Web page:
US Cyber Attack On Iran

Mistrust and hostilities between Iran and the US are increasing with the attacks on drones, shipping and cyber hacking and the countries are certainly getting closer to outright war. Tensions between Iran and the US have increased since the United States came out of the Nuclear Agreement between Iran and global powers and now Iran says it will breach, on 27 June, the limit on its stockpile of enriched uranium that was set in the Nuclear Agreement of 2015. 

Now Iran has recently said it had exposed a large cyber espionage network it alleged was run by the US Central Intelligence Agency (CIA), and that several US spies had been arrested in different countries as the result of this action. Security analysts say that Iran has used hackers to send phishing emails to a series of US targets. 

US-Iran tensions are growing following accusations by US President Donald Trump’s administration that Tehran attacked two oil tankers in the Gulf of Oman, a vital oil shipping route and the taking down of a US drone. 

Now US Cyber Command has launched a reciprocal digital strike against an Iranian spy group that supported the recent limpet mine attacks on commercial ships, according to two former intelligence officials who were interviewed by some of the US press.

The United States has also deployed a carrier strike group and bombers to the and announced plans to deploy 1,500 troops to the Middle East, prompting fears of a conflict. 

The Iranian group, which has ties to the Iranian Revolutionary Guard Corps, has over the past several years digitally tracked and targeted military and civilian ships passing through the economically important Strait of Hormuz, through which pass 17.4 million barrels of oil per day. Those capabilities, which have advanced over time, enabled attacks on vessels in the region for several years.

Though sources did not provide any further details of the retaliatory cyber operation, the response highlights how the Persian Gulf has become a staging ground for escalating digital, as well as conventional, conflict, with both the United States and Iran trying to get the upper hand with cyber capabilities.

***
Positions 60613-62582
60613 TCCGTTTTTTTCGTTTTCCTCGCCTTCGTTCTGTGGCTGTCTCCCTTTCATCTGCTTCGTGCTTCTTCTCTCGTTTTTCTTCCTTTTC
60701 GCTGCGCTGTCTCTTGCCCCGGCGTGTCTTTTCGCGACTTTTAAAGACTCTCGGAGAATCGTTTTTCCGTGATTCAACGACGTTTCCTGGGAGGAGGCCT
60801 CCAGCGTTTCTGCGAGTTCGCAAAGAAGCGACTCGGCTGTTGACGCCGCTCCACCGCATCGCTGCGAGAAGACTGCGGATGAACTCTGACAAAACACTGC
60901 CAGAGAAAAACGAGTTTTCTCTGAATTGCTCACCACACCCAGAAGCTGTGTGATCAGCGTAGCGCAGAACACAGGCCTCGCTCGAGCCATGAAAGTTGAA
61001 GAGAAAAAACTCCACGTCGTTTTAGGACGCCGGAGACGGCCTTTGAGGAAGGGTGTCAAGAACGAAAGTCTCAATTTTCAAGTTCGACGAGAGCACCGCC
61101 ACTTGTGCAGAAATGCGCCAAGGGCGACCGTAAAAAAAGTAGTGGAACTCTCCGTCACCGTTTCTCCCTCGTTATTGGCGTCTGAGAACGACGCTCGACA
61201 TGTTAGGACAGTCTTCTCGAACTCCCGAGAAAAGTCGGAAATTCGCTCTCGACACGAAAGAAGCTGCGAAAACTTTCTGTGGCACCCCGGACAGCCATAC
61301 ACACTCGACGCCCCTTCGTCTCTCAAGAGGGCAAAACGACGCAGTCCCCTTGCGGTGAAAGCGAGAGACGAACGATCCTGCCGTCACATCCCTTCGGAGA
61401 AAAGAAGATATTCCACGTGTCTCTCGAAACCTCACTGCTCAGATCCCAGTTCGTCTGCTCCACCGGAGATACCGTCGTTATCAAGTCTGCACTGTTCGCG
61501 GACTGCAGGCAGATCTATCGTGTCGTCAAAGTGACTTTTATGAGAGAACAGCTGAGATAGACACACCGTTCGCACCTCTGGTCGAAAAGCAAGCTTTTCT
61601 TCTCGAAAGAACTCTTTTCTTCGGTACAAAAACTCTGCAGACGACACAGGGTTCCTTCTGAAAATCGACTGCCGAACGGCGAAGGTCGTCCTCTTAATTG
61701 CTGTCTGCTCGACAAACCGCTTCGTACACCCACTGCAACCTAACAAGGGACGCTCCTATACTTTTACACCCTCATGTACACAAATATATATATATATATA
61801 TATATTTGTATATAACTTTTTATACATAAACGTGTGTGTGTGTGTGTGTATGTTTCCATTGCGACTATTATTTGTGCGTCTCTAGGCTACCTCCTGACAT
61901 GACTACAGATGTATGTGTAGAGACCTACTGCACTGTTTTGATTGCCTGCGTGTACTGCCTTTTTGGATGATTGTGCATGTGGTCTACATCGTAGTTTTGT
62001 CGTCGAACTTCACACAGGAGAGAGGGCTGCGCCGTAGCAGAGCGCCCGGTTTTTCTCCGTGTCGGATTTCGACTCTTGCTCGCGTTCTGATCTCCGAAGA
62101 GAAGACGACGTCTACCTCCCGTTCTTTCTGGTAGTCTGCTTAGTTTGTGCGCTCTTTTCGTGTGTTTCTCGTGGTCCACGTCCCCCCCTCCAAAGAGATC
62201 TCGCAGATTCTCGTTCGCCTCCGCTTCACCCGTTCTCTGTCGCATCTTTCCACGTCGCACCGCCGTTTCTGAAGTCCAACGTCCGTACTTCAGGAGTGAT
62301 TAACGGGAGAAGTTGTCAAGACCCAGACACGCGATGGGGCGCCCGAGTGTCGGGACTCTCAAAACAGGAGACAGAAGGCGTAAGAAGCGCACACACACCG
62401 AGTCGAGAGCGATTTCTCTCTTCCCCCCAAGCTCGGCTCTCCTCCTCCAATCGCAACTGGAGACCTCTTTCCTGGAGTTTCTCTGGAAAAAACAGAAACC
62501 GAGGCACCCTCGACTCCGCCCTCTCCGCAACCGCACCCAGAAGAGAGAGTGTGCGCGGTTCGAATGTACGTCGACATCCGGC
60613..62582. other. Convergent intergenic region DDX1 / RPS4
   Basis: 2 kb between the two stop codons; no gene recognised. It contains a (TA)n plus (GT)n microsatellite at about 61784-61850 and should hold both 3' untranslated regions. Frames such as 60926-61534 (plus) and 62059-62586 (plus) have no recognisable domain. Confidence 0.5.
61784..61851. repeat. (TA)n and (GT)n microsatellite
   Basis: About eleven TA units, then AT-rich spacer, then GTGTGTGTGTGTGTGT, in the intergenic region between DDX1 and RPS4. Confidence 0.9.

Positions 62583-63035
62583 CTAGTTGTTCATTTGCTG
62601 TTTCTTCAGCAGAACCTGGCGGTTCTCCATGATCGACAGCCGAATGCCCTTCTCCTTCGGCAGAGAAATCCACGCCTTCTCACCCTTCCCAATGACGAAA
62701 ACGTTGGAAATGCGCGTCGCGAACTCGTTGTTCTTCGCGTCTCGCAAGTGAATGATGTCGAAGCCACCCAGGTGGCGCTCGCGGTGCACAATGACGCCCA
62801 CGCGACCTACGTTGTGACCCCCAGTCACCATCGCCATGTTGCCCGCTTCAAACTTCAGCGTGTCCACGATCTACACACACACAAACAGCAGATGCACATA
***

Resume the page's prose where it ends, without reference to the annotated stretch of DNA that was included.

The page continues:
The retaliatory cyber response follows several weeks of mounting tension in the region, which appeared set to boil over after last week’s attacks on two oil tankers in the Gulf. 

US officials blamed Iran for the attacks and threatened to strike back if US interests in the region were harmed. Then, on Thursday 20th June, Iranians shot down a $240 million US military drone.In response, President Trump initially authorised, but then decided against, targeted military strikes. His tweets on Friday morning said that he pulled back before any missiles were launched when he learned 150 Iranians might die.

Meanwhile, multiple private US cyber intelligence firms have reported attempts by Iranian hackers in recent weeks to infiltrate American organisations. US officials have said they fear heightened escalations not only in physical space but in cyberspace as well.

The National Security Council declined to comment on the Iranian cyber group or the US Cyber Command response. 
Iran’s cyber capabilities are not the most sophisticated, at least compared to the United States’, but they are getting better. 
Tehran’s ability to gather information and unleash offensive operations has developed significantly in the last decade or so, particularly after Iranian centrifuges at the Natanz uranium enrichment plant were struck by a malicious computer worm created by US and Israeli intelligence and first revealed in 2010. 

In 2010, the so-called Stuxnet virus disrupted the operation of thousands of centrifuges at a uranium enrichment facility in Iran. Iran accused the US and Israel of trying to undermine its nuclear program through covert operations.